Bowel cancer is common. Many people have someone in their family diagnosed with bowel cancer. Multiple family members can have bowel cancer:
If you have a family history of bowel cancer (no matter what your age) it's important to talk with your doctor. Knowing which of your relatives has had bowel cancer and the ages at which they were diagnosed can help your doctor estimate your risk. It may also be helpful for your doctor to know whether there have been any other cancers (apart from bowel cancer) in your family.
If you find out about any new diagnoses of cancer in your family, it's important to discuss this with your doctor as this may change advice to you.
First degree relatives are your mother, father, brothers, sisters and children. Second degree relatives are your grandparents, aunts, uncles, nieces, nephews and grandchildren.
Average risk: This will apply if you have:
Slightly above average: Applies if you have:
Speak to a doctor if you fit into the average risk or slightly above-average risk category for advice about the type of tests needed and at what age.
Moderately increased risk: Some people have an increased chance of bowel cancer because of their family history. This includes people with:
Speak to your doctor if you fit into the moderately increased risk category.
Potentially high risk: A few people may have a potentially higher chance of bowel cancer. These are people with:
Speak to a doctor if you fit into the potentially high-risk category. Doctors can discuss appropriate bowel checks for you and may refer you to a family cancer centre.
This condition runs in families, causing people to develop large numbers of 'adenomatous' or pre-cancerous polyps in the bowel. Polyps are small growths, often on stalks like a mushroom. They vary in size from a tiny pinhead to two centimetres or more.
If FAP is not treated, a bowel cancer will almost always develop in one or more polyps.
FAP is caused by a change in a gene called APC. Our genes carry the instructions that control how our bodies grow, develop and work. APC controls the way the lining of the bowel develops. Everybody has this gene, although only people with a change in the gene (called a mutation) develop FAP. Once this mutation has occurred, it can be passed from parent to child.
If you have a parent with FAP, you have a 50/50 chance of having FAP. If you have a brother or sister with FAP, you may also be at risk. The risk is the same for males and females.
Genetic testing is available for most people at risk of FAP. This can tell you with certainty whether you have the FAP gene. If you have not inherited the gene change, it's very unlikely that you'll develop FAP.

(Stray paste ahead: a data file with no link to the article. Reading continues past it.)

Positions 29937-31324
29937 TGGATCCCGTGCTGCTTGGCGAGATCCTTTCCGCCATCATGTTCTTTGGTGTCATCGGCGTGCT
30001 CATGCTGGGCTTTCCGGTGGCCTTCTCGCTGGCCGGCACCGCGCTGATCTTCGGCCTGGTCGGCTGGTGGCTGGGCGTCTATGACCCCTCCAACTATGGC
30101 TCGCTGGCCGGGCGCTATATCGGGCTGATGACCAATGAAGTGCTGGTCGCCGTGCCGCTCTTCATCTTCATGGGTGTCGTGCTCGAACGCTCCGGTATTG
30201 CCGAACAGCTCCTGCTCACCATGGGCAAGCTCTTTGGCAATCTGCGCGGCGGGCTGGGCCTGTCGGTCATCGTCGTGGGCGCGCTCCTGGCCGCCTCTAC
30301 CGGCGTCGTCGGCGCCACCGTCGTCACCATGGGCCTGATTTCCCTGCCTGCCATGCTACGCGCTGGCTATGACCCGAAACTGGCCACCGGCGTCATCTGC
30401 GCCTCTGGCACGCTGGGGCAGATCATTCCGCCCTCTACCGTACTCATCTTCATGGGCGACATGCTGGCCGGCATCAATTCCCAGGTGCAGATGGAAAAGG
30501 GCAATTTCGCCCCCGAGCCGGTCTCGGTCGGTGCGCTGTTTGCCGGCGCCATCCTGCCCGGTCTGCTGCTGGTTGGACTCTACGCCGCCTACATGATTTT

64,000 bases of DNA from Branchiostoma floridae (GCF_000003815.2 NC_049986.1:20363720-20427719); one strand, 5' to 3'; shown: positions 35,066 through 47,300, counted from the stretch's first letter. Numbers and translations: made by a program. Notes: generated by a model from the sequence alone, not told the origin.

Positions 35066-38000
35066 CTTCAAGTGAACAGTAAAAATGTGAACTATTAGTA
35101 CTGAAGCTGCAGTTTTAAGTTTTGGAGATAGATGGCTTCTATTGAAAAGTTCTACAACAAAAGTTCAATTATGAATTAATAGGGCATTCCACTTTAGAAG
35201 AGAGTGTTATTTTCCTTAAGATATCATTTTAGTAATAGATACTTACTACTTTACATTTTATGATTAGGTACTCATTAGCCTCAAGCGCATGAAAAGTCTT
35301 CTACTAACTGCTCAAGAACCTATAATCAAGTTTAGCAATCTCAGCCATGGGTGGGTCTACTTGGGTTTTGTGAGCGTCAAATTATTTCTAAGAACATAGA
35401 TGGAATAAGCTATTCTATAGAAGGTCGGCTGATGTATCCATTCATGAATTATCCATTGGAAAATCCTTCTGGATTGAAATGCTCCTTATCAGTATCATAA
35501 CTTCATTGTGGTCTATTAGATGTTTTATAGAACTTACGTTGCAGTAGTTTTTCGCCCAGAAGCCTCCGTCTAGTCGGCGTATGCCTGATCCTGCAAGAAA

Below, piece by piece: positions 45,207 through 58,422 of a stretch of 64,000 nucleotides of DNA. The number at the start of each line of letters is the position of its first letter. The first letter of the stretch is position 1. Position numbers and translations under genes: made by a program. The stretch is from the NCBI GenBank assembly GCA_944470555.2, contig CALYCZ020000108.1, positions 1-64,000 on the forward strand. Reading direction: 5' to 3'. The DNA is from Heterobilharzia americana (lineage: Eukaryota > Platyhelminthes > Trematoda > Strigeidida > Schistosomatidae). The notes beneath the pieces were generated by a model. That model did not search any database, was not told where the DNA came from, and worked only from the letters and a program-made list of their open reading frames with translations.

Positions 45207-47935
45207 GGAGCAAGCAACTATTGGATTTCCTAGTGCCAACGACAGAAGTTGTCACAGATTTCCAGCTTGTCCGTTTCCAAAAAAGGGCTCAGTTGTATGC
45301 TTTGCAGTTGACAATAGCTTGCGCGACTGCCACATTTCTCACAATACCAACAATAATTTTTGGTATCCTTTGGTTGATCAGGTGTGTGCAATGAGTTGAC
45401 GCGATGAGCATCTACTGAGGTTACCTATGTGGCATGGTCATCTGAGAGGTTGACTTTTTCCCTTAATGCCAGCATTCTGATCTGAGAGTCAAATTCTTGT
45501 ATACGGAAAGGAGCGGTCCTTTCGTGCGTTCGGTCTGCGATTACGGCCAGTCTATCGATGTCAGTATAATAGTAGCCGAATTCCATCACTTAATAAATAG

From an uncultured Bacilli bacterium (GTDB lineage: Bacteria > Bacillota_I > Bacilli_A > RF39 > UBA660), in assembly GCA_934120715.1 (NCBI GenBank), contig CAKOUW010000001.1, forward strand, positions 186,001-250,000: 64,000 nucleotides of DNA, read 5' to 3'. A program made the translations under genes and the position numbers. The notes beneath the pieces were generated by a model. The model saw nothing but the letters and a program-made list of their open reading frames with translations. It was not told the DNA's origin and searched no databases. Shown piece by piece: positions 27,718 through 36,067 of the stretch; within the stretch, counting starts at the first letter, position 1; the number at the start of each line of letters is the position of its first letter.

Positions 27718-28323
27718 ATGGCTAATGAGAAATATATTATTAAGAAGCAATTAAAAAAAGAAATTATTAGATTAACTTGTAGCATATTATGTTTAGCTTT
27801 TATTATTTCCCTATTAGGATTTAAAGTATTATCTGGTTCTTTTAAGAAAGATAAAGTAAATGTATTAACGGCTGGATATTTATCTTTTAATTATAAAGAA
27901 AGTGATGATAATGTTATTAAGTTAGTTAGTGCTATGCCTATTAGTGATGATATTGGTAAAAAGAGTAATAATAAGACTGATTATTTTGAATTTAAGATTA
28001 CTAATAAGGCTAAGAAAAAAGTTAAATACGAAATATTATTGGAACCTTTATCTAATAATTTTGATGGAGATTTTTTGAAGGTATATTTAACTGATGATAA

Contact your nearest family cancer centre for more information.
HNPCC is also known as Lynch Syndrome. It's another inherited bowel cancer. People who have HNPCC have a high risk of bowel cancer. Women are also at increased risk of cancer of the uterus (also known as endometrial cancer or cancer of the womb). More rarely, other cancers can occur. People with HNPCC can develop polyps in the bowel, although these occur in fewer numbers than in FAP.
HNPCC is caused by a gene change (mutation) which affects how the gene works. Our genes carry the instructions that control how our bodies grow, develop and function. There are at least 4 genes connected with HNPCC and normally they are involved in preventing cancers. Everybody has these genes, but if a person has a change in one of these genes they have HNPCC. This gene change can be passed on from parent to child. If you have a parent with HNPCC you have a 50/50 chance of inheriting the changed gene. If you're aware of any member of your extended family with HNPCC, you may be at risk and you should contact a family cancer centre.
Having HNPCC doesn't necessarily mean you'll develop cancer. Not all people who carry the gene develop cancer.
Genetic testing is available for some people at risk of HNPCC. For more information contact your nearest family cancer centre.
Depending on which category you fit into, there are tests that can pick up bowel cancers at an early stage before there are any signs. Your doctor will advise which tests are appropriate for you and how often these should be done.
Research shows about 90% of bowel cancer can be cured if picked up at the earliest stage.
Types of tests that might be done include:
For more information call Cancer Council on 13 11 20. If you're worried about your risk based on your family history, contact your doctor or nearest family cancer centre.